North Carolina requires occupational licensing for more than 700 professions, which generates an absurd amount of bureaucracy and red tape. Occupational licensing forces people to pay a fee, and often go through needless additional training, in order to legally practice their profession in the state.
Such paperwork and fees can impose a heavy burden on people – especially low-income individuals – who simply want to earn a living at their chosen trade. Such burdens, of course, serve to protect established professionals by creating more hurdles for potential new entrants. Incumbent firms and professionals can typically afford to complete paperwork and pay fees more easily than an aspiring newcomer to the field can.
The result is less competition in those industries, driving up the cost to consumers. These restrictions also deny citizens a chance to pursue their dream of earning a living in their preferred profession by establishing barriers that in some cases may be too difficult to clear. Licensing laws stifle job growth in the regulated industries, as research has shown job creation in the licensed professions to be far more stagnant than those without the regulatory burdens.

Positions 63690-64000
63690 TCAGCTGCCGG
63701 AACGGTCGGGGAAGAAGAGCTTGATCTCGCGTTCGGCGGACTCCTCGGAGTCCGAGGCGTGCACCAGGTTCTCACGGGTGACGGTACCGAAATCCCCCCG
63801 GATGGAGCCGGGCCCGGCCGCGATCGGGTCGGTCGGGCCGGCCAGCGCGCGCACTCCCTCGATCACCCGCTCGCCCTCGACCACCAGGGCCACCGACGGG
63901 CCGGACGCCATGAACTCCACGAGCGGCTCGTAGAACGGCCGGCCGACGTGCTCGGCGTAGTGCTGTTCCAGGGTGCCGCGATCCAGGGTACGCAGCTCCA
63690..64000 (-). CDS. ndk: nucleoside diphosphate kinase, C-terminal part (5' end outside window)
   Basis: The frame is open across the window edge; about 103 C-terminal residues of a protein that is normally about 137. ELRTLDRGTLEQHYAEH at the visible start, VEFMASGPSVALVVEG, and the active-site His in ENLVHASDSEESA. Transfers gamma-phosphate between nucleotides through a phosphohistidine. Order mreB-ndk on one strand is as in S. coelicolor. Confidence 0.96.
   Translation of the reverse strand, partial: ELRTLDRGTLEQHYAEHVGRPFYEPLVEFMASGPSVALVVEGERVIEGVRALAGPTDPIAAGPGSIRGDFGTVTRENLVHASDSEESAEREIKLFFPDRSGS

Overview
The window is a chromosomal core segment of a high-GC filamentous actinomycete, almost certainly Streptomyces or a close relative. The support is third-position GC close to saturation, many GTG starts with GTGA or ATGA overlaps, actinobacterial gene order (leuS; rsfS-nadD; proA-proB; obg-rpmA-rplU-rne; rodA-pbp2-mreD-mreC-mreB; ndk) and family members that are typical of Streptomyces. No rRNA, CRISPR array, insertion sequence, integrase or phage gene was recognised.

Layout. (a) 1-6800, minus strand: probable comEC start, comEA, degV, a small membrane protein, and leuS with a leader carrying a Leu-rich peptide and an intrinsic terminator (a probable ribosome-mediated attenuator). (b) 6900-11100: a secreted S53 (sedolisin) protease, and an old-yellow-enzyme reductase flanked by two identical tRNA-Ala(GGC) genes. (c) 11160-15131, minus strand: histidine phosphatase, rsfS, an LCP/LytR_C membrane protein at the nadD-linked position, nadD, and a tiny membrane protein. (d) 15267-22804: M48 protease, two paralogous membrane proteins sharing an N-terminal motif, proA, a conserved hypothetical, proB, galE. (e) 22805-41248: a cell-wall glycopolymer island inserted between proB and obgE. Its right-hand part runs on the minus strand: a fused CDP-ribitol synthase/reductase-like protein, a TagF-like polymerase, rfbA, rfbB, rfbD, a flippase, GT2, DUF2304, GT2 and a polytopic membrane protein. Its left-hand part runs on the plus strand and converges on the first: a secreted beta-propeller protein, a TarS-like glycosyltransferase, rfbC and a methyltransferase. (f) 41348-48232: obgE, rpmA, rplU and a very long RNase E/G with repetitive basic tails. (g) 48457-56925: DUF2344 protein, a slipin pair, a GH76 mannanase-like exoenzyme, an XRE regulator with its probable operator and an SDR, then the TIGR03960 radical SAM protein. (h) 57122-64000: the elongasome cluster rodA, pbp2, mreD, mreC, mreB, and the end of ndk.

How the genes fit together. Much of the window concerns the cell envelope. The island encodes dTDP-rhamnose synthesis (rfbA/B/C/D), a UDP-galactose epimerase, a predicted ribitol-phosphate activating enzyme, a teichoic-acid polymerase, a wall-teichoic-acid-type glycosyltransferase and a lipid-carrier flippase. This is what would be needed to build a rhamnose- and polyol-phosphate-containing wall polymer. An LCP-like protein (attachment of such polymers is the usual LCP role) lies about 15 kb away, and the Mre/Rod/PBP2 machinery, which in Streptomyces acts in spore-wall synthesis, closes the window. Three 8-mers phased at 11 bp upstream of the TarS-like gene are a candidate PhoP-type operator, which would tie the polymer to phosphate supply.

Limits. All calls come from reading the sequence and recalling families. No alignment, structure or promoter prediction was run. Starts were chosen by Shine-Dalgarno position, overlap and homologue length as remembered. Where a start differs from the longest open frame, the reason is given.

Which brings us to this week’s Bad Bill of the Week.
House Bill 191, Occupational License/Amend Fee List Barber Examiners Board, sponsored by Reps. Michele Presnell (R-Haywood) and Mitchell Setzer (R-Catawba), would double the fee to register as a licensed barber in NC, and significantly raise another 20 fees related to the barber profession. An equivalent bill has been introduced in the Senate, SB 623, and is sponsored by Sen. Stan Bingham (R-Davidson).
States should be seeking legislation to peel back burdensome and often unnecessary occupational licensing laws. Unfortunately, HB 191/SB 623 doubles down on this harmful practice and makes the burden even heavier.
For these reasons, HB 191/SB 623 is this week’s Bad Bill of the Week.